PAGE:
Guest Blogger–Homework or Fearwork?

Today’s guest blogger, Angela Norton Tyler, is a teacher and parent from Sacramento, California. With a special focus on helping parents help their children become better students, Angela has put her energies into teaching parents how to improve the homework and reading skills of their children. In 2005, Angela published Tutor Your Child to Reading Success, and now conducts seminars about reading and homework for parents and teachers all over the west coast of the United States. She also runs a website, “devoted to helping parents and their children deal with homework.”

Homework or Fearwork?
by Angela Norton Tyler

Over the years, numerous studies have proven that homework is largely a waste of time, and for younger children, too much homework can actually be harmful. It isn’t until high school that homework positively supports learning or benefits academic achievement. Not that parents need to read a bunch of boring studies. Common sense tells us that anything that stresses out our children; causes fights, tears and commotion; destroys family time; interrupts vacations; prevents participation in extracurricular activities; and, makes kids scream, “I HATE school!” can’t be good.

Yet we still make our children do homework. Finish every last math problem! Answer every last question! Read every single page! Settle down! Focus! We deal with ruined evenings, spend untold hours badgering our children, miss our own TV shows… If it were anything else, we’d say, “No more!” tell the kids to go play, and turn on Law and Order. But, for some reason, we don’t do it with homework.

Why? What power does homework have over parents?

I have thought long and hard about this. I have talked to hundreds of parents, quizzed dozens of teachers, read the blogs, studied the books, participated in the forums, reflected on my personal experience, and here’s what I’ve finally decided:

Parents are a bunch of scaredy cats.

Yes, I believe that fear is the overwhelming reason why we force our children to do something night after night, year after year that we know in our hearts and heads is not good for them.
What, exactly, are we afraid of?

Parents are afraid that..

– Our kids won’t get into a good school. This includes worrying about college when they are in kindergarten.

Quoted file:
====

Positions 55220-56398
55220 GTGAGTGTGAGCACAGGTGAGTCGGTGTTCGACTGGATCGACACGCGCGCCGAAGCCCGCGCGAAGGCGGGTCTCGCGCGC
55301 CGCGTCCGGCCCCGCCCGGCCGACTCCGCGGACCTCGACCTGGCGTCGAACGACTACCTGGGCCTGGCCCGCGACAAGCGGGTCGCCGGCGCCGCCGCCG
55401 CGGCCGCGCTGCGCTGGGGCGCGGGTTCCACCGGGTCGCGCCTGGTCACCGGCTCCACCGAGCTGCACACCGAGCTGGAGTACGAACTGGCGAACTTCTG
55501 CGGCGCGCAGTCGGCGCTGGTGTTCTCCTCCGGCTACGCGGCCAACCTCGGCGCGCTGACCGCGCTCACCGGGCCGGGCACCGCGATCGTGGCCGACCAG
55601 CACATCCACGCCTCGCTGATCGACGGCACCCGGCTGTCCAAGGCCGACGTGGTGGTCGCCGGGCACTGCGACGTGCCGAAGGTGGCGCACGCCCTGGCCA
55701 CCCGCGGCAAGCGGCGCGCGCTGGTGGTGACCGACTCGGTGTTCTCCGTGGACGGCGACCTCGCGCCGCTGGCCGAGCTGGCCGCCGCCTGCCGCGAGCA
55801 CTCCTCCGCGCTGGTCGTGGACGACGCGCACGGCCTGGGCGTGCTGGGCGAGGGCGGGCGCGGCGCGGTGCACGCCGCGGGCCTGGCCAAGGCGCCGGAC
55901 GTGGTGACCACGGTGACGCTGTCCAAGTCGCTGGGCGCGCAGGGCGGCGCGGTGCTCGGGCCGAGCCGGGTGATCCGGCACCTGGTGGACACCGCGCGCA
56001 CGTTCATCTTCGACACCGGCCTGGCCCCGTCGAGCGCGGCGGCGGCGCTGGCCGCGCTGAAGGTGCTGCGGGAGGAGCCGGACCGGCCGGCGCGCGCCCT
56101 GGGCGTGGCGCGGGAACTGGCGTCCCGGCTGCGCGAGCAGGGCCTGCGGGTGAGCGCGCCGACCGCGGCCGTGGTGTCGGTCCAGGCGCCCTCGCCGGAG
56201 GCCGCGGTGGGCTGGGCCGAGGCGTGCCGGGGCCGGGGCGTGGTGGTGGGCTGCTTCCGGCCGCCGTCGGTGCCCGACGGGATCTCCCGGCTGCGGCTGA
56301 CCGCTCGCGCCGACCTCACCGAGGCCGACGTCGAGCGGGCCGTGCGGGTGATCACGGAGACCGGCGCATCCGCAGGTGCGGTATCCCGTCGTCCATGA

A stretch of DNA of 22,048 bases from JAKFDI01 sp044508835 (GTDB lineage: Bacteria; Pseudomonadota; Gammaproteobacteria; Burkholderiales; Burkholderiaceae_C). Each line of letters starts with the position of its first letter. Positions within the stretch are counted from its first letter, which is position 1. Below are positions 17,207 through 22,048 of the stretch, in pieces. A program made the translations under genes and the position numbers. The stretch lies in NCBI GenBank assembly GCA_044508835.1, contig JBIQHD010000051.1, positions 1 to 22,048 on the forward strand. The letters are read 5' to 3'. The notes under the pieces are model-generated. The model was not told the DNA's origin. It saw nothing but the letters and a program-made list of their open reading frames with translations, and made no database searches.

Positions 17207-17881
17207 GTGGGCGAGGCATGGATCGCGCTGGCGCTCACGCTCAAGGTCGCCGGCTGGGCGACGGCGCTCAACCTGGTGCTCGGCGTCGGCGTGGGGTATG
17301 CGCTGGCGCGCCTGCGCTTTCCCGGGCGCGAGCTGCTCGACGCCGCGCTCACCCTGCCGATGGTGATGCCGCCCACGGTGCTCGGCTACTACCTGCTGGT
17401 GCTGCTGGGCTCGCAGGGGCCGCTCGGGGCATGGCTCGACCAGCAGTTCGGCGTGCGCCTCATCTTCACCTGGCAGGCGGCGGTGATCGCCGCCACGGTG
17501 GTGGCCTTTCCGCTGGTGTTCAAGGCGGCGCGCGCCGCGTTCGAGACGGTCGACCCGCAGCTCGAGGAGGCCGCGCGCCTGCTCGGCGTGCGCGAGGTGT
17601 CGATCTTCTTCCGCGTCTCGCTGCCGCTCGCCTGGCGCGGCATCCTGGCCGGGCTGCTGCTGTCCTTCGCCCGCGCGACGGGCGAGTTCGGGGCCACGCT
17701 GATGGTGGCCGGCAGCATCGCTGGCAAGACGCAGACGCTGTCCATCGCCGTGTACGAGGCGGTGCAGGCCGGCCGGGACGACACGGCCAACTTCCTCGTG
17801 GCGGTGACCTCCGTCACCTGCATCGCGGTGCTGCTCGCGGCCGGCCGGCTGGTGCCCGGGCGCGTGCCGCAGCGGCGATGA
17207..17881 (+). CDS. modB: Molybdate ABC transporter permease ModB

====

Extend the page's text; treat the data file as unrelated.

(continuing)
– We’ll look bad to our friends who have no problem getting their kids to do their homework (don’t you believe it!)

– The teacher will think we’re Slacker Parents that don’t care about our children’s education.

– Our children will be punished for not doing their homework. (Unfortunately, this is a reality for many children. I advise parents to let the teacher know that the decision not to do homework was theirs and not the student’s.)

– We’re allowing our kids to be lazy, and if we don’t force them to do every bit of homework, they won’t be prepared for the “Real World.” Doing homework does not prepare you for life. If it did, more people would be better prepared.

Every family is different, every child is unique, every school year has its own challenges. There is not one perfect homework answer for everyone. The point is that none of us should operate from a place of fear. These are our children, we know them better than anyone, and we must do what is best for them in both the short- and long-term. Believe it or not, our children will be grown and gone in a flash. Is this how we want to spend our time with them?

The Three ‘Musts’

Parents must first decide what is really, truly important. Is it all about grades or is it also a priority to see our kids reading for pleasure? Second, we must ask ourselves how we’d like our children to remember their childhoods. Do we want them to have a million memories of homework battles with their parents- and not much else? Finally, we must cut out anything that prevents us from doing what we know is right.

Once we become pro-active, make a few decisions and take action, the fear will dissipate. Then, we can worry about something else!

3 thoughts on “Guest Blogger–Homework or Fearwork?

  1. Homework disrupts the child’s “Health triangle” consisting of Physical, Emotional, and Mental Health.
    Not only as a student, but as a person, i believe that we should all fight for our rights.


  2. Would you clarify your question, please? We don’t collectively profess to be experts on the economy (with deference to the economists among us), only on our children and the caustic effects of homework overload.


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